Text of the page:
TOT contribution to undersea cable approved
The TOT board recently approved the state agency’s plan to join in a project to build an Asian submarine cable link to cater to the fast growth of bandwidth demand in Thailand.
TOT will contribute US$40 million (Bt1.2 billion) to the project, which will boost its capacity to provide international Internet bandwidth. Construction of the network, which has a lifespan of 20-25 years, will be completed within two years. Business development e-service goes nationwide.
Do you have a problem with a stable ADSL connection with TOT, TT&T, 3BB or whatever Internet Service Provider in Phuket / Thailand?
Here is what you should check first:
Do you have a proper phone line from outside your house in to the house, than here is usually the bottle neck of the signal?!
Usually you have a signal display in the interface of your ADSL modem which shows you the SNR Margin and the Line Attenuation / Loop Att..
Here is the information what the SNR Margin and the Line Attenuation / Loop Att. should be to work fine.
If the signal is below (for SNR Margine) or above (for the Line Attenuation) you should definitely change first the phone line wiring in to your house and when this is done and there is still a problem, your ISP needs to check the phone line coming to your house!
SNR is Signal to Noise Ratio (aka Noise Margin or Signal to Noise Margin)
Relative strength of the DSL signal to Noise ratio.
6dB is the lowest dB manufactures specify for modem to be able to synch. In some instances interleaving can help raise the noise margin to an acceptable level.
The higher the number the better for this measurement.
6dB or below is bad and will experience no synch or intermittent synch problems
7dB-10dB is fair but does not leave much room for variances in conditions
11dB-20dB is good with no synch problems
20dB-28dB is excellent
29dB or above is outstanding
Loop Att. is Line Attenuation
Measure of how much the signal has degraded between the DSLAM and the modem.
Maximum signal loss recommendation is usually about 60dB. The lower the dB the better for this measurement.
20dB and below is outstanding
20dB-30dB is excellent
30dB-40dB is very good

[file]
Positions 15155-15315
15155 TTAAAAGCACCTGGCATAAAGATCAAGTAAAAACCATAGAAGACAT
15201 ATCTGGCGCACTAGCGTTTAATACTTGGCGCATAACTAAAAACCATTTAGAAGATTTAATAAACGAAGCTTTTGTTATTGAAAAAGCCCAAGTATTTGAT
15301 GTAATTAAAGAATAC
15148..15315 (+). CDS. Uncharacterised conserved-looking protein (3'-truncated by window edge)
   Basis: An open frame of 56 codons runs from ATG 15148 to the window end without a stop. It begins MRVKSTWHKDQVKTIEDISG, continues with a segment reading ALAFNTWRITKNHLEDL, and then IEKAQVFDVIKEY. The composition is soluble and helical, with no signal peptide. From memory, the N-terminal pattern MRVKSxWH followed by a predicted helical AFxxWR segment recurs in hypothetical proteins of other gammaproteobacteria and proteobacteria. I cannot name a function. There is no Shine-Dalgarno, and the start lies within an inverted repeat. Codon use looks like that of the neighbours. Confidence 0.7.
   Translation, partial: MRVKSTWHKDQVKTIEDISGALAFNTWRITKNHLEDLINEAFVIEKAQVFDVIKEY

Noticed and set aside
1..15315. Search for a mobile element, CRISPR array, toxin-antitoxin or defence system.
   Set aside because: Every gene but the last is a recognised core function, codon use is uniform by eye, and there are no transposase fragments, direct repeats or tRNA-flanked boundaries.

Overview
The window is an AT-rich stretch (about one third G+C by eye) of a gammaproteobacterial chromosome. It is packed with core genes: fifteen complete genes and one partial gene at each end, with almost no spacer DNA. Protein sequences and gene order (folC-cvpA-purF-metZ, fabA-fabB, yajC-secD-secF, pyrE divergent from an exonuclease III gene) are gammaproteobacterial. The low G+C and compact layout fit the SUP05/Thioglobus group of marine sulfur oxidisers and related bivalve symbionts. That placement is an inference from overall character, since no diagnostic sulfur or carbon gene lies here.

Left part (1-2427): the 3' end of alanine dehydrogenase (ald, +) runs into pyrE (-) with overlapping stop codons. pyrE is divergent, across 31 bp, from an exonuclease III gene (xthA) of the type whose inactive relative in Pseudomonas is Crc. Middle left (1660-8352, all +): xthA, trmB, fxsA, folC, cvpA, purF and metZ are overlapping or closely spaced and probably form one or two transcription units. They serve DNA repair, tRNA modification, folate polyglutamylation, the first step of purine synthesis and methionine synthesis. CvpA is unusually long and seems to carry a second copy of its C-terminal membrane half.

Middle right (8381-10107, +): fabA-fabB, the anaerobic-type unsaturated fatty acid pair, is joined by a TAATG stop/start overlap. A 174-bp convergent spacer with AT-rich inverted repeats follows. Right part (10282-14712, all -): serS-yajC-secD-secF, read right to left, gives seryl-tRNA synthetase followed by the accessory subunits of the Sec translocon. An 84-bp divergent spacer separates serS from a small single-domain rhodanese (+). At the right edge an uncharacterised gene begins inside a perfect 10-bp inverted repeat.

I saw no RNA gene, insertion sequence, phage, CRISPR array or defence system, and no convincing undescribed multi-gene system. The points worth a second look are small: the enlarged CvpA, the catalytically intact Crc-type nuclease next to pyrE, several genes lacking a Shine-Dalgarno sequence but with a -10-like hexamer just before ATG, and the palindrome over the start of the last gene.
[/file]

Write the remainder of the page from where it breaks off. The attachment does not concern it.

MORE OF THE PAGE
40dB-50dB is good
50dB-60dB is poor and may experience connectivity issues
60dB or above is bad and will experience connectivity issues
How much power modem (upstream) or DSLAM (downstream) is using. Maximum recommended is about 15dB.
The lower the power the better for this measurement.
If you still have ADSL / Land line phone problems, just let us know and we will assist you to get the job done.
The never ending stroy about speed of your ISP…. not only in Thailand… 🙂
If you have problems with your Domain Name Server’s provided by your ISP, take a look at this tool, it might help you to resolve the problem.
Other DNS solutions you also can find here:
Confused Which Free Public DNS To Use, Here Is How To Benchmark The Fastest DNS Server From Your Location:
If you are looking for a professional grade hardcore DNS speed benchmarking tool, multi-platform, open-source utility namebench would be the answer, capable of utilizing your web browser history, tcpdump output, or standardized datasets to benchmark DNS server speeds namebench provide well laid-out, easy to understand individualized recommendation.
However, if you are looking for something fast and noob-friendly free windows-only utility DNS Tester gets the job done but you will need to manually evaluate and compare the results.
Another free alternative would be DNSBench for fast, easy and comprehensive DNS Benchmarking on windows.
Check the speed of your Internet connection:
Very detailed international Internet connection speed test
and informations about the Thailand Internet.
Other speed test pages:
DSL Reports.. the real DSL speed test.. choose the flash test…
If you want to know more about the international & domestic bandwidth of Thailand, check out this “Internet in Thailand” information at Wikipedia.